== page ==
JP Morgan Asset Management’s investment stewardship specialists undertook 500 engagement discussions with 402 portfolio companies globally last year.
Engagement with 96 of these companies focused on at least two ESG factors. The team engaged 427 times on governance issues, 166 times on social issues and 110 times on environmental issues.
The stewardship team also met with regulators, exchanges, non-governmental organisations and other industry bodies to understand a wide range of regional and sector-specific issues and promote best practices.
Furthermore, the firm’s investment teams conducted several thousand meetings with companies that regularly addressed ESG issues.
‘Our integrated approach to stewardship involves active participation between the investment and stewardship groups, with shared meetings and collaboration on issues,’ said Andrew Robbens, an investment specialist in its international equity group.
JP Morgan’s key objective is to drive positive change by encouraging companies to set ambitious yet realistic targets. ‘We are long-term investors – many of our engagements aren’t single conversations,’ added Robbens. ‘They formed part of long-running discussions covering months or, in some cases, years.’
One example of an engagement activity that JP Morgan undertook was in relation to a UK utilities company held in several of their equity and fixed income strategies. Over recent years, the company has had a good track record of protecting its balance sheet and ratings. However, since appointing a new management team in 2019, and with the changes a new board introduced, JP Morgan engaged to discuss how it was also promoting diversity in the workplace. The utilities company believes diversity will drive better results, and its board has set an ambitious ESG strategy despite experiencing challenging operating performance. This includes a target, by 2030, of having attracted and developed 100,000 people with essential science, technology, engineering and mathematics (STEM) skills, and aims to have women make up 40% of its workforce. The company has also introduced a support scheme for workers with caring responsibilities, helping them balance their jobs with time spent supporting family members. JP Morgan will continue engaging with the company to monitor how it will achieve its ambitious target to have a 40% female workforce but believes that the company has a model to build the workforce for its future, helping staff develop vital skills and creating a more inclusive workforce to ensure the company delivers for its customers.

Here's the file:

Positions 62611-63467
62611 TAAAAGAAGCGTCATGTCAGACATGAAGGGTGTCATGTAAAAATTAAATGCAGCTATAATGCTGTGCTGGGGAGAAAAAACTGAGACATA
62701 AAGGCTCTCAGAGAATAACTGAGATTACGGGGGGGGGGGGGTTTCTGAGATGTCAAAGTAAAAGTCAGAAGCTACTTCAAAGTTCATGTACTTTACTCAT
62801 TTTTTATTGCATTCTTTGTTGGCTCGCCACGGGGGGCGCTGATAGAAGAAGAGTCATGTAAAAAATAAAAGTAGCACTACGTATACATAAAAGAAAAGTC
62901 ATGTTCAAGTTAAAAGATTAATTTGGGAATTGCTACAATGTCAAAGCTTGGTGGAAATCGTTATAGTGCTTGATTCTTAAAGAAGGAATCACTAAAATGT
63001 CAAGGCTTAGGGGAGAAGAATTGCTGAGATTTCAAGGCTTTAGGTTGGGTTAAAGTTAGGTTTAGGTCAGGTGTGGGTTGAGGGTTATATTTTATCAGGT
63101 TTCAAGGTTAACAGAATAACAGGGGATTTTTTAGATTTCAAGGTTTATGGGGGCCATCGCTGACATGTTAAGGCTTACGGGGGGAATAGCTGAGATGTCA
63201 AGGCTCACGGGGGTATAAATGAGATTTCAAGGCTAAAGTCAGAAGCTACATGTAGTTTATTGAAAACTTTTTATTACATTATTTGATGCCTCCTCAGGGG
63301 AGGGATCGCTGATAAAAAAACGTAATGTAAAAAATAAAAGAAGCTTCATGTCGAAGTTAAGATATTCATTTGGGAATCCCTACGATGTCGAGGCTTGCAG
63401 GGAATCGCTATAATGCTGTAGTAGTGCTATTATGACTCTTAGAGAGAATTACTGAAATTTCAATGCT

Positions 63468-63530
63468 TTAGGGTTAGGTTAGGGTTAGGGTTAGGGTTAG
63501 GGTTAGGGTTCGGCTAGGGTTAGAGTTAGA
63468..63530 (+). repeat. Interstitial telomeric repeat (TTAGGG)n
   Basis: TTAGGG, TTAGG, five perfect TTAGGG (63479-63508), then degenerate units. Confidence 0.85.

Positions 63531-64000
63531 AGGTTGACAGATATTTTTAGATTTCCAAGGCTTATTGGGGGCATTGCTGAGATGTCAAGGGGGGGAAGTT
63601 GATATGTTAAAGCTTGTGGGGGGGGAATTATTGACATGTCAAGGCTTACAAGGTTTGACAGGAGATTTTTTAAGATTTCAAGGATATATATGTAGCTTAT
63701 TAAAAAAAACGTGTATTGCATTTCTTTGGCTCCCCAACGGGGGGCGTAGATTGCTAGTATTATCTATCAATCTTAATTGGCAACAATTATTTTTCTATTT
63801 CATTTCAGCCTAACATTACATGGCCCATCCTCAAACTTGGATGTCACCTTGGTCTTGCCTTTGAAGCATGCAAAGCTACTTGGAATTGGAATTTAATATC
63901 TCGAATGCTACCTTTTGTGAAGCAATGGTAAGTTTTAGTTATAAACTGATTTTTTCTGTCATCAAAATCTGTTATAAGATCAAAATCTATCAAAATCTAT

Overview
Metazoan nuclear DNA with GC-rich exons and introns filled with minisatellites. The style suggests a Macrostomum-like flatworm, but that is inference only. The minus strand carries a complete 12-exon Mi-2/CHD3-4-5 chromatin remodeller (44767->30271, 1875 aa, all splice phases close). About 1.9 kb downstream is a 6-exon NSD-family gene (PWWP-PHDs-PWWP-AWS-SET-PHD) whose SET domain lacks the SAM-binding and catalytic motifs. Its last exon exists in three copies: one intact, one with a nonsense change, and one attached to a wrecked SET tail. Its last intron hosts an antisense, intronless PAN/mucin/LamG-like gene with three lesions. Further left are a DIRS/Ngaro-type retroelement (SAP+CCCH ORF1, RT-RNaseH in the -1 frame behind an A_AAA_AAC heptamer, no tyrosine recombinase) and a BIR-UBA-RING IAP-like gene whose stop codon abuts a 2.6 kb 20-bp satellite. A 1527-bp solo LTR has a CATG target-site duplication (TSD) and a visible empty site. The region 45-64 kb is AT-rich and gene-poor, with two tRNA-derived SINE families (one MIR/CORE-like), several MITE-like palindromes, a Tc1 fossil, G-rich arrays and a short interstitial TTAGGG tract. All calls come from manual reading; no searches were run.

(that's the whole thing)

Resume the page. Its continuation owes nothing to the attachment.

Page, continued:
Actively voting is also an important element when it comes to engagement and influencing change. For example, in 2020, JP Morgan voted for the remuneration report at a large, UK-listed bank after the chair of the remuneration committee confirmed in an engagement meeting that the pension allowance for the CEO and CFO would be reduced and aligned with the wider workforce starting on January 1, 2020. In 2019, JP Morgan had opposed the binding remuneration policy vote, due to the remuneration committee’s refusal to incorporate their feedback regarding concerns around executive pension arrangements.